There are many “blink of an eye” moments in our lives. Some caused by others that we have no control over – others are handed to us for a decision as to what we will do. Reminds me of Robert Frost’s “The Road Less Traveled”. Our lives are full of less traveled roads. Some turn out to be excellent – smoothly paved, beautiful scenery; others are a rutted, muddy dirt track leaving us battered and bruised. But it’s when we get stuck on that muddy road, ignoring the tow truck with the winch waiting to pull us out in favor of trying to do it ourselves – that we fail to see that even the bumpy, rutted mud can have a positive influence on our life as a whole, teaching us that we don’t always have to go it alone.

I am active in 3 support groups at this time, and I’m here to tell you that for all I give to those there, I get so much more. The feeling that maybe I have lightened a burden, made someone smile, helped in some small way, makes me feel better. That “blink of an eye” moment, when the message comes through with thanks or a smile, changes my life forever. In just a couple short months, I will embark on a path to, I hope, help more people facing their own “blink of an eye” moments. But if I help but one person – its all worth it.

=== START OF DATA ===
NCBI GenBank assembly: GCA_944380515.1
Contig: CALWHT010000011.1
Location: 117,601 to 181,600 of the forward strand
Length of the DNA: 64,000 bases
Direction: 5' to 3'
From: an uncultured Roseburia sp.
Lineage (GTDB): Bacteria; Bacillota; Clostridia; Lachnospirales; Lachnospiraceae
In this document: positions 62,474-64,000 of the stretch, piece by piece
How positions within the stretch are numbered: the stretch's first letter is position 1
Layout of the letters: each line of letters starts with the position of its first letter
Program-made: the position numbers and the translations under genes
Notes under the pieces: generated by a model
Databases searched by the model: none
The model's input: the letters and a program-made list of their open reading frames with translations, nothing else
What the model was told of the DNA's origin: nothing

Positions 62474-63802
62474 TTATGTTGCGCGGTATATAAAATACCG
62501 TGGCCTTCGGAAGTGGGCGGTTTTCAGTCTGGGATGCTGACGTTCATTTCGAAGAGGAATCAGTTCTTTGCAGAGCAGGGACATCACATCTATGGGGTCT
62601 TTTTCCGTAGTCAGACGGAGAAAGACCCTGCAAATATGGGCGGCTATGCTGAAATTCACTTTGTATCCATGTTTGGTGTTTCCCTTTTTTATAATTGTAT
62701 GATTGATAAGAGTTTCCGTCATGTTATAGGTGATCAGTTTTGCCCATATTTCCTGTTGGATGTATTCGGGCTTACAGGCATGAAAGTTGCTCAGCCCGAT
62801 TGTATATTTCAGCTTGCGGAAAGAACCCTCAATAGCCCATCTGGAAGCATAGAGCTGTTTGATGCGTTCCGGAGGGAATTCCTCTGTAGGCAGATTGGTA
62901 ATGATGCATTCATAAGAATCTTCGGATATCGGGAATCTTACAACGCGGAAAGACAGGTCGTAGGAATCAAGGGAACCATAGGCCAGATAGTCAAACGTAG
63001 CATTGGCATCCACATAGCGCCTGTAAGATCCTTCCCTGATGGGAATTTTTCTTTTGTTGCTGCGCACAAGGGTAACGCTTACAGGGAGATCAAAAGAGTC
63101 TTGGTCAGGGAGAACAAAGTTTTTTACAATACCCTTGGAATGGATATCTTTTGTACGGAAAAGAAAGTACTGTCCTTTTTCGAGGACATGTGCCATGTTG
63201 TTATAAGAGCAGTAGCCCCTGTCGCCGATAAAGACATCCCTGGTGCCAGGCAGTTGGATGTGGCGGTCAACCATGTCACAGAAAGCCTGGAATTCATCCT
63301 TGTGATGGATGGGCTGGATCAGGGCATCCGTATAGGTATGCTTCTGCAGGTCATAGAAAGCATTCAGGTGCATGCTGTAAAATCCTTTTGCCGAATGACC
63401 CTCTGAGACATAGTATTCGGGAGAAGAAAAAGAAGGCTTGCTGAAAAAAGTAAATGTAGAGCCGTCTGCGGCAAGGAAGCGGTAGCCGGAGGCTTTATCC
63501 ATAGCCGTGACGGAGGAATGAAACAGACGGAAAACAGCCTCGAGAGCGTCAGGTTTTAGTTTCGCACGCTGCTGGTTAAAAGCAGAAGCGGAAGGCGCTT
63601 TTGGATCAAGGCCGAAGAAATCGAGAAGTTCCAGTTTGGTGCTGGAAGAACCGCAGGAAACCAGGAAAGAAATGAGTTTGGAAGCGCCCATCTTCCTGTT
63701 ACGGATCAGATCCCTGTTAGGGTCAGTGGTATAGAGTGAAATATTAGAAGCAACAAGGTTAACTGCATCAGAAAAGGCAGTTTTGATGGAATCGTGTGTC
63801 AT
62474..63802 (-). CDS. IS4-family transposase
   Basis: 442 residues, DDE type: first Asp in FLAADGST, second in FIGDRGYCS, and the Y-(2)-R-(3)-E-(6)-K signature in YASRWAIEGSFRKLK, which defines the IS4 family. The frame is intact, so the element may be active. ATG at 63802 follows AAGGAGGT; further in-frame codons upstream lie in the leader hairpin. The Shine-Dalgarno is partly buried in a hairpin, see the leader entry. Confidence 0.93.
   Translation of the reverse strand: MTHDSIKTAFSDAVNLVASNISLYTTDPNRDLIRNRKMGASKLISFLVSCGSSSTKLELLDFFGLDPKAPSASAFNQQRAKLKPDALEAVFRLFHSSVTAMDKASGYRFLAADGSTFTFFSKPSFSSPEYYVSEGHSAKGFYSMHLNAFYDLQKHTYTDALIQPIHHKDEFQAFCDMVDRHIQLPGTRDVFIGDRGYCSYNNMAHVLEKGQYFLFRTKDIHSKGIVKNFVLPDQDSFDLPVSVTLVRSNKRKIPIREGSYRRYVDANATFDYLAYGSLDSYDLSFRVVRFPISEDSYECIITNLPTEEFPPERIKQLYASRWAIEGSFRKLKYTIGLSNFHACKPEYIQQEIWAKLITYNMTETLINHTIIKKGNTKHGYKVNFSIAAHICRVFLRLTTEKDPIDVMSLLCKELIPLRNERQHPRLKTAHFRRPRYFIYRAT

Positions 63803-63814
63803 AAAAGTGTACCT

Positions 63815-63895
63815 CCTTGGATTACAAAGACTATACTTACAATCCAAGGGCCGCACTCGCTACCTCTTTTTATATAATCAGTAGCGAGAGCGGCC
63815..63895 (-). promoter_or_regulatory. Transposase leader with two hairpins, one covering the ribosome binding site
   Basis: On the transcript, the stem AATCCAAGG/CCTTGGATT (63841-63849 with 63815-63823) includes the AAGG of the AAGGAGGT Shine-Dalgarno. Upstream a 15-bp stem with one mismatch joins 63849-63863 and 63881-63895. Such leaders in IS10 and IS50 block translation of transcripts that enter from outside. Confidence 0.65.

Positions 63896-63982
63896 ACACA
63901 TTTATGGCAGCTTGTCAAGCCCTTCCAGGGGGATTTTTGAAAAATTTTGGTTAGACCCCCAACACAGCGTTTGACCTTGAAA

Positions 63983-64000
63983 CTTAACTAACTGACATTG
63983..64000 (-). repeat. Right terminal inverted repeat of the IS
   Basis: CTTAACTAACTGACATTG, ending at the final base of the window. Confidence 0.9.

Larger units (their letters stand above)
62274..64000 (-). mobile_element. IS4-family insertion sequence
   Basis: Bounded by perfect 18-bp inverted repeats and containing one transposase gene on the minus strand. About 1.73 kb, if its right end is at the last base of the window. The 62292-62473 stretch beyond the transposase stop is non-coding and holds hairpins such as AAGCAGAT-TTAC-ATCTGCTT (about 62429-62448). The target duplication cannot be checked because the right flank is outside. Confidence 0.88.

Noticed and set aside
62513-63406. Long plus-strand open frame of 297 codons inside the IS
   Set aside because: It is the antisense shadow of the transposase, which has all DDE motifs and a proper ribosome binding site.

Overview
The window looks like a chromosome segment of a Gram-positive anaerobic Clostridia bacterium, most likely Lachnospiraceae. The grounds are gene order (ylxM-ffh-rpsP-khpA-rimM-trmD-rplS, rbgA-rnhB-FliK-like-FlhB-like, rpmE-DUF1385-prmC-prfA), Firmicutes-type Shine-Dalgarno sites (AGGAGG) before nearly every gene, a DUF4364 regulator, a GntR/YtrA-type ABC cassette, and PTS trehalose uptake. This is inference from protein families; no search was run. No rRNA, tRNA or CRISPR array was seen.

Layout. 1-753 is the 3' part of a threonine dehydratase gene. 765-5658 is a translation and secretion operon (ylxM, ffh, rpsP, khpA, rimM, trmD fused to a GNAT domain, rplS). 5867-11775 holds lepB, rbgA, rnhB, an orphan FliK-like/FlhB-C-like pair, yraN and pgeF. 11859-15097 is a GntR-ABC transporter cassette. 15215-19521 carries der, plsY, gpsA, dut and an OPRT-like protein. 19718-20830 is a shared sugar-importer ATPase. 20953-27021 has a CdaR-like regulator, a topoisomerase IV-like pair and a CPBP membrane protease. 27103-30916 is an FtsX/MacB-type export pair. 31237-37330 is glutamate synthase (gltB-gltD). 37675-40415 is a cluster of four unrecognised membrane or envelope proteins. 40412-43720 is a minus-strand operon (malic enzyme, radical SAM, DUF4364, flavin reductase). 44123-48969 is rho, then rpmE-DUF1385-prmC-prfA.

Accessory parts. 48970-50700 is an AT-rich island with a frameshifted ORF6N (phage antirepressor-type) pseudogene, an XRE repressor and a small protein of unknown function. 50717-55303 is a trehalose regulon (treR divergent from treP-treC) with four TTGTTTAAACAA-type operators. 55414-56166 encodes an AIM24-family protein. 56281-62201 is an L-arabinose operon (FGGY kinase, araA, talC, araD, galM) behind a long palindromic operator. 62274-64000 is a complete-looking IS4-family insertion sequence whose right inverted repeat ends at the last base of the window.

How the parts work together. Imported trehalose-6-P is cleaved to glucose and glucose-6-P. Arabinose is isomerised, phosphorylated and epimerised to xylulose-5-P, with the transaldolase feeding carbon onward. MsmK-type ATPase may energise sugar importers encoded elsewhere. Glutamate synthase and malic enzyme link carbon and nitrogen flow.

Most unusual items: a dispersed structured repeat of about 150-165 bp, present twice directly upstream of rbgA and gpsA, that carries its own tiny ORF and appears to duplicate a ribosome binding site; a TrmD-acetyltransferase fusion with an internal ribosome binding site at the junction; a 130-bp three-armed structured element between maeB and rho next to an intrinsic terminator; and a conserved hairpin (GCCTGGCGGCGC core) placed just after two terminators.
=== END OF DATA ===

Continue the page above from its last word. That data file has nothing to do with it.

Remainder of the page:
So, on this Sunday afternoon, the first Sunday of Spring – what will you do with your next “blink of an eye” moment? Will you keep it all to yourself? Or will you bravely step out, sharing your experiences as so many have done, opening your heart and mind to the possibility of new friends who just might help you and support you as you carry on this journey called life. My hope for all of you is that you will, or do, know the amazing feeling of having the support of those who care about what happens to you. I sure do – and it is the best feeling in the world!

Thanks for your time in reading this – it is greatly appreciated.

This entry was posted in advocacy, awareness, cancer, compassion, depression, diabetes, disability, family, friends, humor, illness, judgement, life, lupus, major illness, malignant neoplastic disease, support, Uncategorized and tagged , , , , , , , , , , , , , , . Bookmark the permalink.